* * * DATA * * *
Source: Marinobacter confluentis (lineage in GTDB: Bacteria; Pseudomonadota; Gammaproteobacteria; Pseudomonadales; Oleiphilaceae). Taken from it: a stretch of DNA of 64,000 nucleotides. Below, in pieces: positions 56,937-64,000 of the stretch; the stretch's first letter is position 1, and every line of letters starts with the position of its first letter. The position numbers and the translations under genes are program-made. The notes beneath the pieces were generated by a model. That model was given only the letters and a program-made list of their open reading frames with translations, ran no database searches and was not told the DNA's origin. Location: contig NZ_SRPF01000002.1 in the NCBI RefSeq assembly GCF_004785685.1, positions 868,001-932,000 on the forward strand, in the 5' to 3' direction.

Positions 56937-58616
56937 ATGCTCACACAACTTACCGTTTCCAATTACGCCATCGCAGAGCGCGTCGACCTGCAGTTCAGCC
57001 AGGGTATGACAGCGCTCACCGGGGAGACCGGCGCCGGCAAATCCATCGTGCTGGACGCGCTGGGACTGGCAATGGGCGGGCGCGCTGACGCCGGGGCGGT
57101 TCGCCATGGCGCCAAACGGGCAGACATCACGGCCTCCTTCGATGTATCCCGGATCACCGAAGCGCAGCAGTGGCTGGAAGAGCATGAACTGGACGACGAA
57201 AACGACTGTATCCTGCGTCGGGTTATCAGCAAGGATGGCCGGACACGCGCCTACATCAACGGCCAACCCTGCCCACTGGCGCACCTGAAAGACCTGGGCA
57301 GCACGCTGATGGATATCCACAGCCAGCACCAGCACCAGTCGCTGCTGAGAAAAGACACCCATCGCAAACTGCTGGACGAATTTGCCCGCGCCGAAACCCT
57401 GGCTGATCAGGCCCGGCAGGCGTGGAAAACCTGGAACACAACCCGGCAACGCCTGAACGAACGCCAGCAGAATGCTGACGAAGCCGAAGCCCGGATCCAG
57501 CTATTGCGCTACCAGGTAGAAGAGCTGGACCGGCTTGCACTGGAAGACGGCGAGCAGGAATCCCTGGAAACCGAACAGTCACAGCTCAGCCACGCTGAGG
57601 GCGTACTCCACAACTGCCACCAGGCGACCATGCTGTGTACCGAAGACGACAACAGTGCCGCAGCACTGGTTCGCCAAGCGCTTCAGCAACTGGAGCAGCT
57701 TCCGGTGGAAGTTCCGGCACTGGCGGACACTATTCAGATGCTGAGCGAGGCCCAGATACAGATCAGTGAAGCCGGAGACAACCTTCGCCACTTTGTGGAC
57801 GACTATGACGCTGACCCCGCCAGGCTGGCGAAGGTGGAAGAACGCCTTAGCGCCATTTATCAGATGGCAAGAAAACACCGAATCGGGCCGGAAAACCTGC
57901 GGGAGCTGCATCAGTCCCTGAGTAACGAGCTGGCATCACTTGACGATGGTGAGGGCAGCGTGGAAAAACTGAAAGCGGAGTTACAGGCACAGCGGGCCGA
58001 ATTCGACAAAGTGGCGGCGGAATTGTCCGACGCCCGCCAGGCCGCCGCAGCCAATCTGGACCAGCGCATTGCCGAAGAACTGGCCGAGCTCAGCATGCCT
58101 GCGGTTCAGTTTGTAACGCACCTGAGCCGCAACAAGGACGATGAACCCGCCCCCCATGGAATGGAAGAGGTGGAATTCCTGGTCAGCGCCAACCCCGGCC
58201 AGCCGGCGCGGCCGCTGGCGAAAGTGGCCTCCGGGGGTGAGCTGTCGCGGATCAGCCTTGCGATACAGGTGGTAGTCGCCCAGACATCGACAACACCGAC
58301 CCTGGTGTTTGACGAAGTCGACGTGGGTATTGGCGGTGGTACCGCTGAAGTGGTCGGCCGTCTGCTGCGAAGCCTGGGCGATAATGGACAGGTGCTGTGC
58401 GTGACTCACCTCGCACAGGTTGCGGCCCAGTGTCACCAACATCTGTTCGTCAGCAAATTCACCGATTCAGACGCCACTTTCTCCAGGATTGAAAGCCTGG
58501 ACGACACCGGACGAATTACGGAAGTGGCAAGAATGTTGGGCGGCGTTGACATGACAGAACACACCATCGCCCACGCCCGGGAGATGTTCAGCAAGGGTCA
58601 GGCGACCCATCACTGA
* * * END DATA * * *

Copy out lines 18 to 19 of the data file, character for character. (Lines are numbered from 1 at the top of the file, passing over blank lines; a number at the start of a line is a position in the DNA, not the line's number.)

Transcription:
58401 GTGACTCACCTCGCACAGGTTGCGGCCCAGTGTCACCAACATCTGTTCGTCAGCAAATTCACCGATTCAGACGCCACTTTCTCCAGGATTGAAAGCCTGG
58501 ACGACACCGGACGAATTACGGAAGTGGCAAGAATGTTGGGCGGCGTTGACATGACAGAACACACCATCGCCCACGCCCGGGAGATGTTCAGCAAGGGTCA